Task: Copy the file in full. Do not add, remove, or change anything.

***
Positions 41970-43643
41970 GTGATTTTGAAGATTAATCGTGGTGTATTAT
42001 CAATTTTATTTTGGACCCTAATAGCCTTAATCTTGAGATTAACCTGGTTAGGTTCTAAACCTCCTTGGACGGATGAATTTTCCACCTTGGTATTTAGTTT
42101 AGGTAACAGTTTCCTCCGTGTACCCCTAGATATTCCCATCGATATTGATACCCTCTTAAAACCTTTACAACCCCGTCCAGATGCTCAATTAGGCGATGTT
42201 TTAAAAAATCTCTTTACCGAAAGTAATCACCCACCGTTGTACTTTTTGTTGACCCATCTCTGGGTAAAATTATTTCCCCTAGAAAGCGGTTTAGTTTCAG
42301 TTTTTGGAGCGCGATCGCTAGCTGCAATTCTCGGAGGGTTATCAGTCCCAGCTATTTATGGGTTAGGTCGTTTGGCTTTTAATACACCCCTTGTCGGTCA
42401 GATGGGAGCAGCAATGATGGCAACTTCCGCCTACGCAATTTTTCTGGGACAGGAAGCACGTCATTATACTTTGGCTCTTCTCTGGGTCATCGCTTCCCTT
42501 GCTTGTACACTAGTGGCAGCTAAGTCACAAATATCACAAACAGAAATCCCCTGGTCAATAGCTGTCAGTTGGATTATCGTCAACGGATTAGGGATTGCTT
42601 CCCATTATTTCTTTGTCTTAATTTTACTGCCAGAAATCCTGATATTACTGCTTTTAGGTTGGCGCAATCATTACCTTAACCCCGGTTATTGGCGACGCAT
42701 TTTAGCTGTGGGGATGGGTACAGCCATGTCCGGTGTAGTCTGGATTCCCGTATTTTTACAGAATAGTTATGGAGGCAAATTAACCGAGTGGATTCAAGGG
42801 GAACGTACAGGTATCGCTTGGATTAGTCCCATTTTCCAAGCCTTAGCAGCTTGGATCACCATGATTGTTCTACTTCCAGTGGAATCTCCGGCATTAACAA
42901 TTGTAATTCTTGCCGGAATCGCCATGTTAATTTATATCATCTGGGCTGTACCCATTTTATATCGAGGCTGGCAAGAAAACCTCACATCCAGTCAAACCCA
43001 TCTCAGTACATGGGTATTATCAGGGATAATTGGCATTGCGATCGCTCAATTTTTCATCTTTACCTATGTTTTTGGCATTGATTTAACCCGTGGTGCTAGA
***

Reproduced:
Positions 41970-43643
41970 GTGATTTTGAAGATTAATCGTGGTGTATTAT
42001 CAATTTTATTTTGGACCCTAATAGCCTTAATCTTGAGATTAACCTGGTTAGGTTCTAAACCTCCTTGGACGGATGAATTTTCCACCTTGGTATTTAGTTT
42101 AGGTAACAGTTTCCTCCGTGTACCCCTAGATATTCCCATCGATATTGATACCCTCTTAAAACCTTTACAACCCCGTCCAGATGCTCAATTAGGCGATGTT
42201 TTAAAAAATCTCTTTACCGAAAGTAATCACCCACCGTTGTACTTTTTGTTGACCCATCTCTGGGTAAAATTATTTCCCCTAGAAAGCGGTTTAGTTTCAG
42301 TTTTTGGAGCGCGATCGCTAGCTGCAATTCTCGGAGGGTTATCAGTCCCAGCTATTTATGGGTTAGGTCGTTTGGCTTTTAATACACCCCTTGTCGGTCA
42401 GATGGGAGCAGCAATGATGGCAACTTCCGCCTACGCAATTTTTCTGGGACAGGAAGCACGTCATTATACTTTGGCTCTTCTCTGGGTCATCGCTTCCCTT
42501 GCTTGTACACTAGTGGCAGCTAAGTCACAAATATCACAAACAGAAATCCCCTGGTCAATAGCTGTCAGTTGGATTATCGTCAACGGATTAGGGATTGCTT
42601 CCCATTATTTCTTTGTCTTAATTTTACTGCCAGAAATCCTGATATTACTGCTTTTAGGTTGGCGCAATCATTACCTTAACCCCGGTTATTGGCGACGCAT
42701 TTTAGCTGTGGGGATGGGTACAGCCATGTCCGGTGTAGTCTGGATTCCCGTATTTTTACAGAATAGTTATGGAGGCAAATTAACCGAGTGGATTCAAGGG
42801 GAACGTACAGGTATCGCTTGGATTAGTCCCATTTTCCAAGCCTTAGCAGCTTGGATCACCATGATTGTTCTACTTCCAGTGGAATCTCCGGCATTAACAA
42901 TTGTAATTCTTGCCGGAATCGCCATGTTAATTTATATCATCTGGGCTGTACCCATTTTATATCGAGGCTGGCAAGAAAACCTCACATCCAGTCAAACCCA
43001 TCTCAGTACATGGGTATTATCAGGGATAATTGGCATTGCGATCGCTCAATTTTTCATCTTTACCTATGTTTTTGGCATTGATTTAACCCGTGGTGCTAGA